4. Coupling to heat transport

One of the Rules for Coupling of Fluxes, presented in this work, connected the coupling coefficients for charge and heat transport for the mixed and neutral component scenarios. We have not been able to exploit this rule fully yet. Fluctuation-dissipation theorems have been formulated for this case but have been used less. Clearly, this opens the road for future work. The need for better methods and models to deal with thermal transport phenomena in electrochemical cells is evident and has been pointed out.17 With the results of Table II, we can compute the value of K [see Eq. (53)] and find that the term L+− × K is 20% of the value of L++. In other words, the transport coefficients that describe thermal phenomena must also be taken into account to get a complete picture.

A set of rules that connect the Onsager transport coefficients of a mixed component scenario to a neutral component description were obtained here for a ternary electrolyte mixture using entropy production invariance. No assumption was involved, and the rules are general in this sense. All types of coupling between ion and solvent transport processes were systematically accounted for. The relations could be reduced to well-known expressions for the independent movement of ions, Eqs. (1)(3), when the interaction between particles was set to zero. The rules allow for the systematic introduction of assumptions when information is lacking. A coupling coefficient cannot be neglected without also neglecting its reciprocal Onsager coefficient. The main Onsager coefficients are always positive. All Onsager coefficients obey symmetry criteria, which reflect the nature of molecular fluctuations. Fick’s law has its place, mostly for historical reasons.

We have obtained these results using a theoretical basis that takes advantage of NET for heterogeneous systems. Coupled transport phenomena in the example electrolyte were dealt with systematically. The procedure is applicable to electrochemical cells in general, and the Onsager coefficients play a central role. These coefficients have a solid foundation in the FDT and the entropy production of the system. Their symmetry property reflects the underlying molecular events, which should be brought out.

We have taken as an example the electrolyte of a typical lithium battery, containing a concentrated salt solution in two organic carbonate solvents, and presented in detail the rules that connect transport coefficients for a set of mixed variables, including ions, and a set of neutral variables that express coupled transport of heat, charge, and mass on a thermodynamic level. Solvent segregation, as well as concentration polarization, can now be described. The name “Rules for Coupling of Fluxes” has been used because the relations follow from entropy production invariance for the transformations in the (co-)solvent frame of reference.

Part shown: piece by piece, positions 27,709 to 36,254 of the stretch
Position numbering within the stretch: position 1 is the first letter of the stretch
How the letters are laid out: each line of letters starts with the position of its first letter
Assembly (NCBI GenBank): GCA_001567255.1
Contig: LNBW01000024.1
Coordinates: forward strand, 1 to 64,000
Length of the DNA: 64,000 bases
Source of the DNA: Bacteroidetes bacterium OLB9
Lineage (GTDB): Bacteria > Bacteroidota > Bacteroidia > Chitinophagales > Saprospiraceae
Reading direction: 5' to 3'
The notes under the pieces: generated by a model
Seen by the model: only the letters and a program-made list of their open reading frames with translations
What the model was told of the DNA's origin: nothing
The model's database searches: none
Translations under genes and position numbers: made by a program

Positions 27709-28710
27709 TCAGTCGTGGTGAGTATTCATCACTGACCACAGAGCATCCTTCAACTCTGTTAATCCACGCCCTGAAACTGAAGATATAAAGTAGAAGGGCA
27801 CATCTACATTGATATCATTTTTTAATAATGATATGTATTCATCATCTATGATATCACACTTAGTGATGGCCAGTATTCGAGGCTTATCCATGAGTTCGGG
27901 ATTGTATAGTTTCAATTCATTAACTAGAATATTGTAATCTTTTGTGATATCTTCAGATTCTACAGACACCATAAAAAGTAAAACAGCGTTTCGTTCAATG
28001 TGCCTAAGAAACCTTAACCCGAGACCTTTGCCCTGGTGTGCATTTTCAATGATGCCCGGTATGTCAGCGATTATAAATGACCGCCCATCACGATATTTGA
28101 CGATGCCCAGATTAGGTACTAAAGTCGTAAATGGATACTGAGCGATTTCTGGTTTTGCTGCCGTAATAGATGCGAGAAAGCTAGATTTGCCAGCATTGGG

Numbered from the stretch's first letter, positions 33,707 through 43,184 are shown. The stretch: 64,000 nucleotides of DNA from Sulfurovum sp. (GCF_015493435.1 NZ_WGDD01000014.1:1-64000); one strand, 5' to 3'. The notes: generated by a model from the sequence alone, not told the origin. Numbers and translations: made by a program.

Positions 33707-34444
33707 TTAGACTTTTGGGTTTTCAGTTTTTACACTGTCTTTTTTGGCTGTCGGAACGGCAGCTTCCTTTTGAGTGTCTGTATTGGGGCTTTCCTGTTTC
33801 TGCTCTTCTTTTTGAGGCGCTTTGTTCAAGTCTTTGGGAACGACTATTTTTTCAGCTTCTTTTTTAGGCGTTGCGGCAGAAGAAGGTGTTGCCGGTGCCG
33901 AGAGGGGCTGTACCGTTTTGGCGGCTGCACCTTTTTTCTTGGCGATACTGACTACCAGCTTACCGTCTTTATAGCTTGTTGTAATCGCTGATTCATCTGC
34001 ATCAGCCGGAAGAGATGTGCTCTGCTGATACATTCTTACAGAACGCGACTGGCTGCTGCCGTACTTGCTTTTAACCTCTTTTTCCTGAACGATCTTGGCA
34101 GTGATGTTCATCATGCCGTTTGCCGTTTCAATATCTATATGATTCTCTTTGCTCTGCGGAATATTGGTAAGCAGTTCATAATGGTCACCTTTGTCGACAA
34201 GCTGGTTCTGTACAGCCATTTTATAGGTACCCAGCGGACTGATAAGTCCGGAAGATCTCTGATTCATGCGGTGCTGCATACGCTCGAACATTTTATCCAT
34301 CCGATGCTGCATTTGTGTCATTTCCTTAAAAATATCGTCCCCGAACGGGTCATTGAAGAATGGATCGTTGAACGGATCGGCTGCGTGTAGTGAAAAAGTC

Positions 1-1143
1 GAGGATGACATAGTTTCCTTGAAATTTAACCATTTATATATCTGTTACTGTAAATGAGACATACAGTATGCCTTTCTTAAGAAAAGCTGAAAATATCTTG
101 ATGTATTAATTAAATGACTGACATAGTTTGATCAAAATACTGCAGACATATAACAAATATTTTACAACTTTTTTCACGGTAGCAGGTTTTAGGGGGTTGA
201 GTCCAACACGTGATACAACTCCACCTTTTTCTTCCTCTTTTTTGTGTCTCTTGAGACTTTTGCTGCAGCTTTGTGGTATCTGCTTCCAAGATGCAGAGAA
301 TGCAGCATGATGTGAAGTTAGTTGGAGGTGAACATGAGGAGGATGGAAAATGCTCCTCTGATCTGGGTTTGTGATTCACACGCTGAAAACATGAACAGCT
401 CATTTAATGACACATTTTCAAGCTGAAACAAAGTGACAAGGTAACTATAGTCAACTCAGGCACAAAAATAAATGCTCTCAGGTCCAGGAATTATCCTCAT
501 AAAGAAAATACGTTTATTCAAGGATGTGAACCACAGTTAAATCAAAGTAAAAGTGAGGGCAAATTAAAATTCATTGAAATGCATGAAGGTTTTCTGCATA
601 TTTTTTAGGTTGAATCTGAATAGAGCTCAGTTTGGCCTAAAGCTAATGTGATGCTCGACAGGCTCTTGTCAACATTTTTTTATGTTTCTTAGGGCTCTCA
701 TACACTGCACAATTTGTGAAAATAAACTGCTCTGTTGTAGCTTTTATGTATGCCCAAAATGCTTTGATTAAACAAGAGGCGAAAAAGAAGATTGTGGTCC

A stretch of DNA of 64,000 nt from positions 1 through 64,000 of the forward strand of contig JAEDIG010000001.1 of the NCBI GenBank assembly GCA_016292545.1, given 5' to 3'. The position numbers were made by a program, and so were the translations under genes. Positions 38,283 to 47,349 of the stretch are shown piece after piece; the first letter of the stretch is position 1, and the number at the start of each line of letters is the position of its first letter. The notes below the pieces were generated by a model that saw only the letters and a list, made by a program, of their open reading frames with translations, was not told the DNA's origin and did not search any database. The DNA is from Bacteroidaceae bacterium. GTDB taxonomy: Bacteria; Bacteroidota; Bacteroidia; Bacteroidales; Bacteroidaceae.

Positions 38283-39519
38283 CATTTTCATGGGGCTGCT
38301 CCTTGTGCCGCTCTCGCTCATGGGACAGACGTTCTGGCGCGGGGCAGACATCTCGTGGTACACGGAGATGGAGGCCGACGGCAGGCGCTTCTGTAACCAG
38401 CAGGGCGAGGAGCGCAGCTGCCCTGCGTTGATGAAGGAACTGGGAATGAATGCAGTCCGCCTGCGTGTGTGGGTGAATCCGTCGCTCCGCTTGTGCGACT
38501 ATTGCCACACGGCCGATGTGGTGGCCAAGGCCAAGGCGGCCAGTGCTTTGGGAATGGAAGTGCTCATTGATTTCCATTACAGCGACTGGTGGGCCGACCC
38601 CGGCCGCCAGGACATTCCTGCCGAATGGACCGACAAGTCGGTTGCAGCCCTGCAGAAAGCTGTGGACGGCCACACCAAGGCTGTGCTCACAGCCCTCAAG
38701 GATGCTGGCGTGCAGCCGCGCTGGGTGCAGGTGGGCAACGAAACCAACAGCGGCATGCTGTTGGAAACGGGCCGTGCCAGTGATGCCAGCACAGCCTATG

The Research Council of Norway is acknowledged for Project No. 262644, PoreLab, by S.K., A.F.G., S.K.S., and A.L. S.K.S. acknowledges financial support from the NRC through Project No. 275754. Ø.G. acknowledges the Research Council of Norway for its support of the Norwegian Micro- and Nano-Fabrication Facility, NorFab, Project No. 295864. Dick Bedeaux is acknowledged for a critical review of the manuscript in its last stages and for explicit formulations of the fluctuation dissipation theorems.

The authors have no conflicts to disclose.

Signe Kjelstrup: Conceptualization (lead); Data curation (equal); Formal analysis (equal); Funding acquisition (lead); Investigation (equal); Methodology (equal); Supervision (equal); Validation (equal); Writing – original draft (lead); Writing – review & editing (equal). Astrid Fagertun Gunnarshaug: Conceptualization (equal); Data curation (equal); Formal analysis (equal); Investigation (equal); Methodology (equal); Validation (equal); Writing – original draft (equal); Writing – review & editing (equal). Øystein Gullbrekken: Conceptualization (equal); Data curation (equal); Formal analysis (equal); Investigation (equal); Methodology (equal); Software (equal); Validation (equal); Visualization (equal); Writing – review & editing (equal). Sondre K. Schnell: Conceptualization (equal); Formal analysis (equal); Methodology (equal); Supervision (equal); Validation (equal); Writing – review & editing (equal). Anders Lervik: Conceptualization (equal); Data curation (equal); Formal analysis (equal); Investigation (equal); Methodology (equal); Software (equal); Supervision (supporting); Validation (equal); Writing – original draft (supporting); Writing – review & editing (equal).

The data that support the findings of this study are available from the corresponding author upon reasonable request.

Table VI summarizes the thermodynamic transport coefficients for the ternary electrolyte, consisting of components L (the lithium salt), EC (ethylene carbonate), and DEC (diethyl carbonate), along with their dimensions.